self-employed

Pastors Tax Basics: Filing 2012 Taxes

If you are a pastor, then it’s a good idea to start considering tax preparation for your 2012 taxes. Pastors are faced with confusing rules when it comes to their tax status and how and when to pay their taxes. The U.S. government allows pastors to be considered as both employees and self-employed depending on a pastor’s individual situation. For this reason, pastors taxes must be planned carefully and discussed with a professional.

Here are some pastors tax basics if you’ve already begun getting your 2012 taxes together.

Tax Status

Due to the fact that pastors can be classified as… Continue reading

For a Smooth Tax Season Start Clergy Tax Preparation Early

As the end of the year approaches, so do thoughts of the upcoming tax season. In order for 2012 taxes to go smoothly, it often behooves us to start thinking and preparing for tax time before the year is over. This is especially true for church clergy. They have an array of interesting and complex tax issues that they need to decipher before tax season so it is often suggested that they start early on their taxes.

When it comes to clergy taxes, it’s important to keep good records of all business related expenses throughout the year. Rather than struggling… Continue reading

Tax Preparation for Ministers: Self-Employed vs. Employee

The life of a pastor can be difficult yet extremely rewarding. They have been called to minister to others therefore they do what they can to ensure that they are prepared  for whatever situations they are faced with. Until it comes to minister tax issues. These are issues that they must deal with but usually aren’t prepared for.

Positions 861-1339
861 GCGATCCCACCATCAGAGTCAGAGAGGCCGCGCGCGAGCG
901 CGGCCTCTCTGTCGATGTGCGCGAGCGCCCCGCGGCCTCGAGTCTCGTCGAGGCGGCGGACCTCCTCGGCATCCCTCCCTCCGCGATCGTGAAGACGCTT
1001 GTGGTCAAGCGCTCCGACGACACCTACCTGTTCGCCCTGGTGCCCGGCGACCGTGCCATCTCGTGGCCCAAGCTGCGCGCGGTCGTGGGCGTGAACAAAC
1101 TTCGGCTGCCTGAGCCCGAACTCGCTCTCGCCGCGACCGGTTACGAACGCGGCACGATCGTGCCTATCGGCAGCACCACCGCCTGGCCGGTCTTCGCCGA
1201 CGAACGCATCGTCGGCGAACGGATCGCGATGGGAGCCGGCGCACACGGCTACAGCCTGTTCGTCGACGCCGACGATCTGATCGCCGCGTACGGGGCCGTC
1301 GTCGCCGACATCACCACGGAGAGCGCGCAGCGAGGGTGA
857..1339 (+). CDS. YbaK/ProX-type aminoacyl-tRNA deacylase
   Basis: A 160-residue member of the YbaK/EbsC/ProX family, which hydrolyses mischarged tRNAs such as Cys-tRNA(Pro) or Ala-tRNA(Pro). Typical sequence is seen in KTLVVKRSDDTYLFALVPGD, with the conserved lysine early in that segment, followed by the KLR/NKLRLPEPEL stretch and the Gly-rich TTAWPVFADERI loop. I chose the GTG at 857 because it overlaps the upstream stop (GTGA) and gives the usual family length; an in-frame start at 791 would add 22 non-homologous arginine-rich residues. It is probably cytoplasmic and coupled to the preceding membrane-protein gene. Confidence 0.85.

Many minister tax issues are hinged on whether or not they are considered self-employed or an employee of their church. The difference between the two makes a big difference when it comes to yearly tax preparation, as well as how deductions… Continue reading

Tutorial on How to File Income Tax for Ministers

Minister taxes are filed slightly differently than your average Joe due the way that they are paid for the services. Oftentimes ministers have dual tax status because they are considered to be employees and self-employed simultaneously. The IRS will not consider a person as a minister for tax purposes unless they can meet a certain number of requirements.

1. To find out what requirements need to be met to be considered a minister contact the IRS. Usually if a person can answer any of these questions in the affirmative then they are considered a minister.

Are you a licensed, ordained… Continue reading

Clergy Tax: Deductions for Pastors

In many cases clergymen are considered both an employee of the congregation as long as they are paid by a salary from the church. They may also be considered self-employed if additional tasks are performed that are outside the regular duties outlined by the salary agreement.

When it comes to clergy tax, if a pastor chooses to itemize deductions, there are certain deductions that they are entitled to including:

Work Expenses

A number of expenses can be incurred when performing the duties of a pastor. To properly itemize these deductions an IRS form 1040, Schedule A needs to be submitted.… Continue reading